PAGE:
Researchers are still trying to explain how the monkeypox virus — according to the US Centers for Disease Control and Prevention (CDC) — might affect the eyes and the mucous membranes of the mouth.
The latest outbreak of the virus is by far the largest outside West Africa to date, raising fears that it could grow to endemic proportions. In Britain, 36 cases of smallpox have been recorded, which means that the outbreak of the disease has tripled in a few days. British health officials described the increase as “significant and worrying” but have not yet confirmed how the disease is spreading. Most cases have a rash on the soles of the hands and feet, according to the CDC. In some cases, the rash can spread to the mucous membranes inside the eyes and mouth.
According to the health agency, transmission of monkeypox virus between humans is believed to occur primarily through large respiratory droplets. Since droplets cannot travel more than a few metres, prolonged personal contact is required for transmission. “The rash usually begins within one to three days after the onset of the fever,” the CDC explained.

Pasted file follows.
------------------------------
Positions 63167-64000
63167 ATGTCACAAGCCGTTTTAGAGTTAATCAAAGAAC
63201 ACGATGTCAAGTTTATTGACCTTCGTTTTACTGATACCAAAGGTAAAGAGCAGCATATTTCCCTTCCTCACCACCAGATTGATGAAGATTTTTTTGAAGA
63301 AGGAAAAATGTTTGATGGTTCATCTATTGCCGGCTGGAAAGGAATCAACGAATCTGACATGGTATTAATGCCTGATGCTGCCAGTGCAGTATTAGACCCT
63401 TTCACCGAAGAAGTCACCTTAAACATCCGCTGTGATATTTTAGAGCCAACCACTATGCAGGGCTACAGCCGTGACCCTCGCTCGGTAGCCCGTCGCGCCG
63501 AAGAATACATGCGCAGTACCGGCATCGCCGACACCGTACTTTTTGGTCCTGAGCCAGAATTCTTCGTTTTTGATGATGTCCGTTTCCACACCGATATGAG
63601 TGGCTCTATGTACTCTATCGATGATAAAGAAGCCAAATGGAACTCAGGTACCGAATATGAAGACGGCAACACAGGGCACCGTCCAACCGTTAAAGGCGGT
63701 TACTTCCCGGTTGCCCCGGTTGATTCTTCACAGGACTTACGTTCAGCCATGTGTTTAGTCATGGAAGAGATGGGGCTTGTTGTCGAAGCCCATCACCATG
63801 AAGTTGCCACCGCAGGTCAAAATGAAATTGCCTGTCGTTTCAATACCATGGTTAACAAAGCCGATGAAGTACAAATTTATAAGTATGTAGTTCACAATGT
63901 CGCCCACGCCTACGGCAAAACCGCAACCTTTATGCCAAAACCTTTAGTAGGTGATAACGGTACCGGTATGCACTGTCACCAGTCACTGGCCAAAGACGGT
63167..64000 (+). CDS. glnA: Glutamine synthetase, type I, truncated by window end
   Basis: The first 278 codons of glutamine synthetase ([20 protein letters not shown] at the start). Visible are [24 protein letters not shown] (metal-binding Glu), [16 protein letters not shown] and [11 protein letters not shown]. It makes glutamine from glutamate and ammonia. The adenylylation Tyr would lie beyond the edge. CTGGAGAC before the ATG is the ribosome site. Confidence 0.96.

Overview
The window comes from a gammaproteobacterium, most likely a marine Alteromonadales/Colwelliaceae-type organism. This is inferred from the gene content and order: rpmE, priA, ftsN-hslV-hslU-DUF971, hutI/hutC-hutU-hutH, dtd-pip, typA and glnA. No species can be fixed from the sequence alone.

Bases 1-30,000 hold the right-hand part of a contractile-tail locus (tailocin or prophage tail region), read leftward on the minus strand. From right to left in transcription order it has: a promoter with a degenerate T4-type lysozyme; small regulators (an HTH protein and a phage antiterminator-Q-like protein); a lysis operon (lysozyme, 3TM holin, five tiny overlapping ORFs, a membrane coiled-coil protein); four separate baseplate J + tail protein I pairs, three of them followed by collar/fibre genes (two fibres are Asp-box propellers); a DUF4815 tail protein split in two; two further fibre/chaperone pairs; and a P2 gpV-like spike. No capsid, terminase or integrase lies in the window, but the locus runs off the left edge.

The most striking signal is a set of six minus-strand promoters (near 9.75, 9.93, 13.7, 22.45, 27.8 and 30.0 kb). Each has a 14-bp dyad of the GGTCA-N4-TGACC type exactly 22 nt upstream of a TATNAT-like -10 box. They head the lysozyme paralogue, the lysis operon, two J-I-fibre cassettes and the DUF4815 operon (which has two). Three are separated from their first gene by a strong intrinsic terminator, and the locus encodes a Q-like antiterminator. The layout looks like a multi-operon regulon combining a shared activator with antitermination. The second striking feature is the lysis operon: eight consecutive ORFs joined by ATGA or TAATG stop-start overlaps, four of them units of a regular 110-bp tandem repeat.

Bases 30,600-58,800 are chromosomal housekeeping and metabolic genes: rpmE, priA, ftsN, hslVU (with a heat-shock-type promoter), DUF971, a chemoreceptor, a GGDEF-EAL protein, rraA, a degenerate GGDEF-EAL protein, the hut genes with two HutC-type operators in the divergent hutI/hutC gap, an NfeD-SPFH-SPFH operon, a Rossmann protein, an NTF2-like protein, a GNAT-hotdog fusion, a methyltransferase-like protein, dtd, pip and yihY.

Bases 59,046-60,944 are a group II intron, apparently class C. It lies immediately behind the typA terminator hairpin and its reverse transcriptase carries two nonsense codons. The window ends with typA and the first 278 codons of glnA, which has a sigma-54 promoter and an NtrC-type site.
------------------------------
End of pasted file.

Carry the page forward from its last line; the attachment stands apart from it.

The rash tends to focus on the face and extremities rather than the trunk. It affects the face in 95% of cases and the palms of the hands and soles of the feet in 75% of cases. He stressed the infection of the oral mucous membranes in 70% of cases, the genitals in 30% of cases, the conjunctiva in 20%, as well as the cornea.
When the rash spreads to the oral mucosa, it may appear in the layer of skin inside the mouth, including the cheeks and lips. The CDC notes that “rashes develop sequentially from macules to papules, vesicles, blisters, and crusts that dry and fall off.”
The initial symptoms of monkeypox are similar to the typical symptoms of any viral infection. These include fever, headache, muscle and back aches, swollen glands and fatigue, so they are difficult to detect early.”
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